Uniformed Service Members To Become a Protected Class Under the New York City Human Rights Law
New York City Mayor Bill de Blasio recently signed into law an amendment to the New York City Human Rights Law (the “NYCHRL”) prohibiting discrimination on the basis of uniformed service. The amendment takes effect on November 19, 2017.
The term “uniformed service” is defined in the amendment to mean current or prior service in:
The United States Army, Navy, Air Force, Marine Corps, Coast Guard, the Commissioned Corps of the National Oceanic and Atmospheric Administration, the Commissioned Corps of the United States Public Health Services, Army National Guard, or the Air National Guard;
The organized militia of the State of New York;
Any other service designed as part of the “uniformed services” pursuant to the Uniformed Services Employment and Reemployment Rights Act;
Membership in any reserve component of the United States Army, Navy, Air Force, Marine Corps, or Coast Guard; or
Being listed on the state reserve list or the state retired list as described in certain military laws or the state equivalent.
The amendment gives both veterans and active military personnel all protections afforded under the NYCHRL, including safeguarding against employment discrimination. Specifically, these protections include representing that a position is not available when it actually is, refusing to hire or employ, or to bar or discharge from employment, someone in the uniformed services, or to discriminate against uniformed service members in the compensation, terms, and conditions of their employment. Likewise, the amendment prevents employers from discriminating against uniformed service members in matters of public accommodation, housing, real estate, and lending. The Chair of the New York City Commission on Human Rights, Carmelyn P. Malalis, cogently stated that: “Veterans and active military and other uniformed personnel routinely put their lives on the line for people in this country. The least we can do is guarantee them the same freedom, respect and opportunities as everyone else. This law will give veterans and active military and other uniformed personnel direct protection under the New York City Human Rights law.” Please click here to view the full article.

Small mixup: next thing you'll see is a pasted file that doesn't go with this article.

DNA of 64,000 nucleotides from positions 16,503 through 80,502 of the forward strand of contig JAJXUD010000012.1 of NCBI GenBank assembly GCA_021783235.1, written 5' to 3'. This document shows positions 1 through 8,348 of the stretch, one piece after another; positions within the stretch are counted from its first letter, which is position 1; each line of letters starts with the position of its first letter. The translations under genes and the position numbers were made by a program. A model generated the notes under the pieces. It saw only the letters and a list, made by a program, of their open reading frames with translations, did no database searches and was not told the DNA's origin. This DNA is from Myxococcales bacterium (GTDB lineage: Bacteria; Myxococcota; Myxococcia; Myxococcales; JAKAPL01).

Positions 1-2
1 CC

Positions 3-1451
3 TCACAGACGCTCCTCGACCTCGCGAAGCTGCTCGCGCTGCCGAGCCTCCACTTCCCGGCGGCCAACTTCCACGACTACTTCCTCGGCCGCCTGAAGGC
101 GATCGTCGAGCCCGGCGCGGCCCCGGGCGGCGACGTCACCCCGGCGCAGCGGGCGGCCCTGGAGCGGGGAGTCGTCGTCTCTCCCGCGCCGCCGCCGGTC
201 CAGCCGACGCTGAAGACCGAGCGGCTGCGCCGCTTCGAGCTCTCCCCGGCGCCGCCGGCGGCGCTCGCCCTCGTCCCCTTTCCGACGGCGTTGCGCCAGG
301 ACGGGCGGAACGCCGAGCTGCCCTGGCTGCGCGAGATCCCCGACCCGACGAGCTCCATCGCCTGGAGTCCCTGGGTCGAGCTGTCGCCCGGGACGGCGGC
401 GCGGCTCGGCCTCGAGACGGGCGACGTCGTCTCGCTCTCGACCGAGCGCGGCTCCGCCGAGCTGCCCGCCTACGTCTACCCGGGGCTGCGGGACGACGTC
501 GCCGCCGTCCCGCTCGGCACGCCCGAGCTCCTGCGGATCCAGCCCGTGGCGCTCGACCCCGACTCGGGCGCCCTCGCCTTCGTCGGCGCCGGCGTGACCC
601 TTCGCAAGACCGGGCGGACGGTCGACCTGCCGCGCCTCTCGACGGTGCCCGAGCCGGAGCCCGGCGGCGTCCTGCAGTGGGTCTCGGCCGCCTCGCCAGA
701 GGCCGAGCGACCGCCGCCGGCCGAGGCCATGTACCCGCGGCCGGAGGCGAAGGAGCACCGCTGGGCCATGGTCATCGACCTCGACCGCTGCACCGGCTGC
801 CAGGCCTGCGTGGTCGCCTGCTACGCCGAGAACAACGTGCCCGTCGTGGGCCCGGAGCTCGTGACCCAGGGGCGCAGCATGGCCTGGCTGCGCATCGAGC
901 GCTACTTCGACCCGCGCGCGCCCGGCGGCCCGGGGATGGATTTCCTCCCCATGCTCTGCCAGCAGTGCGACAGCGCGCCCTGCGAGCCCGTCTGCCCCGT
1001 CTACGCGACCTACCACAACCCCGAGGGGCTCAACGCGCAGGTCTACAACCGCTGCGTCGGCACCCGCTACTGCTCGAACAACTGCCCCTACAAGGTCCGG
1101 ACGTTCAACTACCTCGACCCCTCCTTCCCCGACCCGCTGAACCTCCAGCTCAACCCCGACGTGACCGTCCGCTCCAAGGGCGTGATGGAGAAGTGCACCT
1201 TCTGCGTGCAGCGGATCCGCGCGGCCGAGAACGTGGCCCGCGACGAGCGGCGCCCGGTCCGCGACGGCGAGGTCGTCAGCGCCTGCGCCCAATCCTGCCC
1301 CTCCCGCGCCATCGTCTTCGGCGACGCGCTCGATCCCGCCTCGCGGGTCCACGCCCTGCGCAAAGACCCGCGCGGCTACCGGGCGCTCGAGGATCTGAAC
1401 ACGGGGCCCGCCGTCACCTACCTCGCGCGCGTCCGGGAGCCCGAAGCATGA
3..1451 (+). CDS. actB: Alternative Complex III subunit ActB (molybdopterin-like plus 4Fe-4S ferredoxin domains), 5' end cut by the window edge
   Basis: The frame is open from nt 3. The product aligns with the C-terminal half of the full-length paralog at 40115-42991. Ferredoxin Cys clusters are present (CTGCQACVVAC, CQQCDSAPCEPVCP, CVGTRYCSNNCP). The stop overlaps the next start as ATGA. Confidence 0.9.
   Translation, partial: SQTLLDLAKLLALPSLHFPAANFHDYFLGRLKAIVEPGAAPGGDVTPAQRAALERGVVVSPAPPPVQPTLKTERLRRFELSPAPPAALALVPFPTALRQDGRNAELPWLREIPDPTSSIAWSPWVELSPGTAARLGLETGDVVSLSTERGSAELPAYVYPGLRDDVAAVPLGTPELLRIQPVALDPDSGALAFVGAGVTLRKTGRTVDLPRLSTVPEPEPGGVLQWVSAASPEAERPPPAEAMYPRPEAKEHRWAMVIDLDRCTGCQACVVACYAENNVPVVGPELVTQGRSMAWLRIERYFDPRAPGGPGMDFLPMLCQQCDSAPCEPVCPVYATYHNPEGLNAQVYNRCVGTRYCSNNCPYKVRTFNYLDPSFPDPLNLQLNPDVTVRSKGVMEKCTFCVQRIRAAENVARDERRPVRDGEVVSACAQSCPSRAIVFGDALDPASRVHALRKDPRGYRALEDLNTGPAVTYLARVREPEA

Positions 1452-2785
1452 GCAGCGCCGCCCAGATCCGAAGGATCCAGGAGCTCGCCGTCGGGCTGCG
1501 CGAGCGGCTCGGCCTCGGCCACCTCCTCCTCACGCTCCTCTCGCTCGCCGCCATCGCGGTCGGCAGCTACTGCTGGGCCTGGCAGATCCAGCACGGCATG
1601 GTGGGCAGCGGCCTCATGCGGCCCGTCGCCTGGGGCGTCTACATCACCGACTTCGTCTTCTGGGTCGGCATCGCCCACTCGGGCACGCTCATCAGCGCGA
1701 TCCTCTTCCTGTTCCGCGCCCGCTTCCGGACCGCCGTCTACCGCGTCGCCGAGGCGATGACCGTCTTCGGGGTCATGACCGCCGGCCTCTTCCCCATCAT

New York based employers are encouraged to review their human resources and hiring policies to ensure compliance with the amendment to the NYCHRL prior to its November 19, 2017 effective date.
As the law continues to evolve on these matters, please note that this article is current as of date and time of publication and may not reflect subsequent developments. The content and interpretation of the issues addressed herein is subject to change. Cole Schotz P.C. disclaims any and all liability with respect to actions taken or not taken based on any or all of the contents of this publication to the fullest extent permitted by law. This is for general informational purposes and does not constitute legal advice or create an attorney-client relationship. Do not act or refrain from acting upon the information contained in this publication without obtaining legal, financial and tax advice. For further information, please do not hesitate to reach out to your firm contact or to any of the attorneys listed in this publication.